Data readiness for disaster management

In the midst of preparing for an impending weather event, the urgency of readiness becomes a focal point. It’s not just about sandbagging or securing property—it’s also about data readiness.

Our recent webinar on remote sensing and drone mapping in disaster management touched upon this critical aspect. Let’s delve deeper into how remote sensing, encompassing both drone and satellite data, intertwines with the disaster management cycle across its stages: reduction, readiness, response, and recovery.


What is the disaster management cycle?

Often, when we think of disaster management, our minds drift to the response phase—the moment when first responders heroically step in. That’s the phase that garners headlines, the phase people are acutely aware of. However, disaster management isn’t a singular moment; it’s a continuum, a cycle that encompasses a proactive approach to mitigate risks, handle the crisis, and eventually pave the way for recovery.

The cycle begins with reduction, where the emphasis lies in minimizing the impact of potential disasters. Remote sensing plays a pivotal role here by establishing baseline data. It aids in crafting models crucial for urban planning and implementing interventions that mitigate risks to communities and assets even before a crisis strikes.

Then comes readiness. This phase is marked by imminent warnings and the looming threat of an event or disaster. The efforts and preparations underway during this phase are paramount. They involve leveraging spatial data to forecast, strategize, and prioritize aid, laying the groundwork for an effective response.

Response, often spotlighted in the media, spans from providing immediate aid to the prolonged phase of relief efforts. Here, spatial data becomes instrumental in guiding aid distribution and facilitating informed decision-making for responders.

disaster management cycle
Disaster management cycle from Joyce et al., 2010

Finally, recovery—a phase that extends beyond the immediacy of the disaster. It’s a period that could last for days, months, or even years. During recovery, the focus shifts to monitoring and tracking changes, assessing the aftermath, and aiding in reconstruction and rehabilitation efforts. Spatial data are updated during this phase to feed back into reduction and readiness once again.

A case study on data readiness

In December 2023, Tropical Cyclone Jasper threatened the northeastern Australian coast, particularly targeting my local beaches. Foreseeing the potential impact, I aimed to secure the latest, high-resolution coastal data for preparedness.

Drones, unlike satellites, granted unmatched adaptability and superior imaging. This flexibility bypassed satellite constraints, enabling precise data capture essential for imminent disasters. I specifically required low-tide data acquisition, even amidst heavy cloud cover.

Certain beaches already faced erosion concerns, underscoring the need for digital elevation models (DEMs) and orthomosaics to track sand fluctuations accurately.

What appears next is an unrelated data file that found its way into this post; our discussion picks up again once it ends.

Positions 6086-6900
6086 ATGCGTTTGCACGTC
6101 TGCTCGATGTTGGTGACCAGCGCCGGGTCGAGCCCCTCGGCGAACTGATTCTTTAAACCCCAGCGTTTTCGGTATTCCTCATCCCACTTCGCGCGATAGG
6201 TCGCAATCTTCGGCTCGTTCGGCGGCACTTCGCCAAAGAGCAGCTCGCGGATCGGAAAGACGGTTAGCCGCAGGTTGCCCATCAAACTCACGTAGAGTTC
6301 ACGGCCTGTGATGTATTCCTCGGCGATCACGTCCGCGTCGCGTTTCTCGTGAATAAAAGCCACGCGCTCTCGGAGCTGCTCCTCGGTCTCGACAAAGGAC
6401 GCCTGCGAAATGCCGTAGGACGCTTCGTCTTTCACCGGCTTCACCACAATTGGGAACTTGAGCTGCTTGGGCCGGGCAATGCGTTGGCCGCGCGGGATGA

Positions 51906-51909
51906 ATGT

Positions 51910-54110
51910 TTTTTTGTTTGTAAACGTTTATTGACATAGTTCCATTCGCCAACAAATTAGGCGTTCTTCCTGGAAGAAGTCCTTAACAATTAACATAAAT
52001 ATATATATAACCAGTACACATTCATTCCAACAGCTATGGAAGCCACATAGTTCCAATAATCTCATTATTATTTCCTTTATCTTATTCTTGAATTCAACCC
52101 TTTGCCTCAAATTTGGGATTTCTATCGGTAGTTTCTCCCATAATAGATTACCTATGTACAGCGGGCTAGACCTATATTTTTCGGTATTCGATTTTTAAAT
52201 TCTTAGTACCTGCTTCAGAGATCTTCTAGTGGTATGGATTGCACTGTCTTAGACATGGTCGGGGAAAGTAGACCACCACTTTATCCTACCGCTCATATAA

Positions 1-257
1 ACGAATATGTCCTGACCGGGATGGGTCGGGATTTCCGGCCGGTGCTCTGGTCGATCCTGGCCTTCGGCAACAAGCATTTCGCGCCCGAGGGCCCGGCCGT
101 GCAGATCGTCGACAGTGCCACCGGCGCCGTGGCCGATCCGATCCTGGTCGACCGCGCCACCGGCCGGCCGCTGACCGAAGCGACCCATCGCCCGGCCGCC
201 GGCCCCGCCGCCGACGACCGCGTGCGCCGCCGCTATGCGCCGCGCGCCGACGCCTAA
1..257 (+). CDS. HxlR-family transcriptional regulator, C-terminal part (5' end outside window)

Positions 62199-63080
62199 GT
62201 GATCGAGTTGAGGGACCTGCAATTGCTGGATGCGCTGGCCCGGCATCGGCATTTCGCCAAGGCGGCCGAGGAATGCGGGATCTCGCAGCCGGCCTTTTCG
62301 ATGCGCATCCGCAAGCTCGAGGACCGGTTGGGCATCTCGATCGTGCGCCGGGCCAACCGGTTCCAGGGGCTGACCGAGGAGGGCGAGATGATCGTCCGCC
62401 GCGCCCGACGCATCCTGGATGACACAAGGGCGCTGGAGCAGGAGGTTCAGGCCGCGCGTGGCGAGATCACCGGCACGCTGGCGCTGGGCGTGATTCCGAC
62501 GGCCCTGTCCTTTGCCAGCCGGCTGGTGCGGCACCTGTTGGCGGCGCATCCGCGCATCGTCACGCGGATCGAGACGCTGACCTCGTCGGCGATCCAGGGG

Despite time constraints and specific environmental considerations, I captured data across four local beaches. Leveraging GeoNadir, I processed, organized, and shared this data effortlessly with my colleagues for collaboration.

Subsequently, I revisited these sites post-impact, subjected to severe storm surges and flooding. More details on the outcomes to follow!

We drone mapped a number of sites on the northern beaches of Cairns as part of our 'data readiness'

The benefit of drones for data readiness

Drones stand out in disaster management due to their distinct advantages:

  1. Independence from satellite constraints: Unlike relying solely on satellites and their providers, drones operate independently, avoiding the uncertainties of satellite data availability during critical moments.

  2. Flexibility in operation: This flexibility becomes invaluable when aligning data capture with specific environmental conditions, such as tides or brief windows between rain showers.

  3. Enhanced detail: Drones capture data at a remarkably high level of detail, enabling precise and comprehensive disaster assessment.

  4. 3D mapping capabilities: Their ability to create three-dimensional maps is advantageous, especially in scenarios like erosion, deposition, or landslide assessment.

Drone data over a coastal community with erosion already evident around the tree line.
Simulated Planet Dove 3m GSD imagery using the above drone data. Erosion no longer evident.

Challenges with drones

However, there are instances when drones are less effective:

  1. Restrictions amid other aerial operations: Operating drones in disaster zones demands proper permissions and compliance with ongoing aerial operations.

  2. Challenging weather conditions: Drones are hindered by rain and heavy wind, affecting their flight capabilities.

  3. Limitations in coverage: Their operation is confined to the visual line of sight, making it challenging to cover large areas efficiently.

  4. Power dependency: Continuous operation requires power supply for recharging batteries.

  5. Reliance on online services: Processing and storing drone-captured data may necessitate reliable online services, adding an element of dependency.

To learn more about data readiness and drone mapping, watch the replay of our webinar on the same topic below.

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Topographic map with dots displaying data points of environmental drone mapping data. Three drone mapping overlays in different environments

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